LAKE BUENA VISTA, Fla. -- Sometime Friday afternoon, Bruce Rondon will take the mound at Joker Marchant Stadium for an inning of relief to try to carry the mechanical adjustments he made in his Wednesday side session into a game against Mets hitters. Among those watching will be pitching coach Jeff Jones, who made the adjustments after watching video, manager Jim Leyland and team president/general manager Dave Dombrowski.
They'll still be evaluating, Dombrowski pointed out. Amid all the trade rumors, scouting reports and panicked reactions, that process rolls on.
The process, Dombrowski suggested, stays the same.
"What we've said has not changed for three months, that Rondon is in a position where we feel he has a chance to be a very good closer," Dombrowski said Thursday afternoon before the Tigers took on the Braves. "He has dominant-type stuff. He's very close to being a closer. We'll see if he's ready to do it or not. We're still analyzing that situation."
That was the main theme Dombrowski sounded, that nothing has been decided yet. He also emphasized that it's still early in camp. In Rondon's case, it's four outings in.
Statistically, Dombrowski said, the struggles Rondon has had this spring aren't entirely different from the numbers some established relievers have posted. Phillies closer Jonathan Papelbon has given up eight runs over 1 2/3 innings. Joel Hanrahan's four-run outing against the Twins pushed his spring totals for the Red Sox to nine runs -- six earned -- on nine hits over three innings.
"But they're proven guys," Dombrowski said. "That's just part of the thing that happens. And all along, we've said we're just going to see what happens. We never anointed Rondon as our closer. We said we feel he has a good opportunity to do so. But under normal situations [without a longer camp due to the World Baseball Classic], we would just be finishing our first week of Spring Training."
All along, however, these were never going to be normal situations. A closing candidate without Major League experience competing to make a team with championship aspirations was going to be a focus of attention. Dombrowski understood that, even contending that he predicted that going in.
"Let's say he was pitching very well so far," Dombrowski said. "People would still be writing, 'Is he going to be able to do it when the season starts?' It's the focus of attention. He hasn't had a good start to the spring, but the spring has just started."
If Rondon had dominated out of the gate this spring, though, that attention would not include a twinge of panic. It is an unusual theme for a front office that is known more often for being deliberate, for choosing patience over impulse.
Dombrowski said he was unfazed by that part.
"It doesn't surprise me," Dombrowski said. "I don't think it's accurate, but it doesn't surprise me."
At this point, Dombrowski does not sound like someone on the verge of an impulsive move. The Tigers are still watching Rondon, along with their other relievers, looking to see if anyone emerges for the closer's job or if going with a bullpen by committee is the best way to go.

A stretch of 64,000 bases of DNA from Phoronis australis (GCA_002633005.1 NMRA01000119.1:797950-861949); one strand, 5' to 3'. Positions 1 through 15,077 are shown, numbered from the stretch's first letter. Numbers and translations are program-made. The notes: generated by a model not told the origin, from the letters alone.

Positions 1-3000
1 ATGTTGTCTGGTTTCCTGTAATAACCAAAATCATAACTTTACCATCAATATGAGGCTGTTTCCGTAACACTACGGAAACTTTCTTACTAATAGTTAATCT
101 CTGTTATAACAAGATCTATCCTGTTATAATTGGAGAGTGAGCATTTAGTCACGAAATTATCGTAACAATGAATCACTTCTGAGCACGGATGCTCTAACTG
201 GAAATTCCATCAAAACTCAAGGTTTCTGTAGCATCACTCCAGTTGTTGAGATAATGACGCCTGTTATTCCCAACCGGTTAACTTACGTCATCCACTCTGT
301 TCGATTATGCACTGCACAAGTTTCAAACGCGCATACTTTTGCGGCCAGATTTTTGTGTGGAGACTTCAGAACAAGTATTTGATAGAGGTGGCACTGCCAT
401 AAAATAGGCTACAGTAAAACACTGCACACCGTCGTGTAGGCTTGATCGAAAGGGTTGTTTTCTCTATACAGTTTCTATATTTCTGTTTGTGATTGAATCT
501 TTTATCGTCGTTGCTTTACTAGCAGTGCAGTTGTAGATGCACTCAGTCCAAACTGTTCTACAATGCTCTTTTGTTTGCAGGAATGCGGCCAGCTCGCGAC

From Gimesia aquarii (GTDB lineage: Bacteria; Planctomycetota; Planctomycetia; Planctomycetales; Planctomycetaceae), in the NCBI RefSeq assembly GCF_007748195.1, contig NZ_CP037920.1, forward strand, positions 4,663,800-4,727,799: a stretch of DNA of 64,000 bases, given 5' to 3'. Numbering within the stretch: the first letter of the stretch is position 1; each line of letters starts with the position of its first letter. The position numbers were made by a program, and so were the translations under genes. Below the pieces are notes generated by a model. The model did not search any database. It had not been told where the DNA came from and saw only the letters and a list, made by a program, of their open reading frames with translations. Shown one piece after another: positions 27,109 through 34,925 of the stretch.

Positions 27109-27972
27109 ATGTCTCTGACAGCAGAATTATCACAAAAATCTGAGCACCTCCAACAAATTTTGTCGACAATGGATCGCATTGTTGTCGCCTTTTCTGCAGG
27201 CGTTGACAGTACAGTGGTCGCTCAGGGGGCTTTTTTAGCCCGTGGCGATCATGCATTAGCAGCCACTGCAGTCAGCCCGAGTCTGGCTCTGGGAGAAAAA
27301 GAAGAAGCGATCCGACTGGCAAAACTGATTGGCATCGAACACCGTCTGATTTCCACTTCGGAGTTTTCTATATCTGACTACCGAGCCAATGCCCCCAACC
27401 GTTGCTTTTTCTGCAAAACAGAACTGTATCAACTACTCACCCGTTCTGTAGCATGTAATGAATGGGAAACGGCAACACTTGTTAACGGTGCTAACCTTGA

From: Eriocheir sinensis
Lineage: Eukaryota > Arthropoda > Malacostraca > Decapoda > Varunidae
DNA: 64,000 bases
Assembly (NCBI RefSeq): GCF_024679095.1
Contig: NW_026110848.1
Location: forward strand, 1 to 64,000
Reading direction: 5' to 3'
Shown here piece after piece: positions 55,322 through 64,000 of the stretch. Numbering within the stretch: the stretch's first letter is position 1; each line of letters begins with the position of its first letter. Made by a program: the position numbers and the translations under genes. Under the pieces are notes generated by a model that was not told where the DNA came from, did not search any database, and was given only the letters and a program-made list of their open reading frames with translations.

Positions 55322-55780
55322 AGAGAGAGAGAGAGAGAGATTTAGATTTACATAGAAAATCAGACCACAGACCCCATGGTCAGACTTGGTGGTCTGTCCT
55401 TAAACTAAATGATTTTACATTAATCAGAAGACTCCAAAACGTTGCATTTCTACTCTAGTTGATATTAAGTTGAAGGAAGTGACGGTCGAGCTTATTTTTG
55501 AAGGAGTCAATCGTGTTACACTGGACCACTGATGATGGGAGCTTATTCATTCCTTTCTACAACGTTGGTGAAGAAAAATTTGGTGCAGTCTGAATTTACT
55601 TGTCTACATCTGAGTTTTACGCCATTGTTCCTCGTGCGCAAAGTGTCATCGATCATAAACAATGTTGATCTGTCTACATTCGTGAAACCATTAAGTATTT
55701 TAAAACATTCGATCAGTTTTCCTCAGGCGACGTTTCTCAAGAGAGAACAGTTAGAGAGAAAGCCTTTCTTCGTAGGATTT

Manager Jim Leyland has made it clear he'd prefer a set closer to allow him to set his other roles and take away the regular questions, but that he's open to a closer committee. Dombrowski sounded much the same tone, but also noted that a committee at the start of the season does not necessarily continue that way.
"My own thing is you prefer to have a set closer, but we're also open to bullpen by committee," Dombrowski said. "And sometimes you start with a bullpen by committee and somebody takes the job and runs with it."
That could be a caveat if Dombrowski or Leyland decide that Rondon isn't ready, but isn't that far off. It could also have an impact on what the Tigers do outside their own camp.
At the same time that Rondon and others compete, the Tigers will be sending their Major League scouts across Florida and Arizona to make their organizational reports on teams, four or five clubs apiece. It's the same process they do every Spring Training, and they'll try to get a pulse of every team's makeup.
They won't gather in Lakeland for any big meetings, but they'll send their reports covering everything, including a team's bullpen.
"Now, do they pay special attention to certain guys if they're pitching? Yes," Dombrowski said. "But that's the same thing that happens every spring, because that's what they do."
Dombrowski will be watching those reports, too. He'll also be watching his phone. But he won't be talking about those conversations. That part, maybe more than anything else, was expected.
"My job is to be thorough on everything that we do," he said. "I would never tell you any type of discussions that we are or are not having. And I don't mean that we are or are not. Because if I tell you one way or the other, it's very big news, and it becomes a distraction."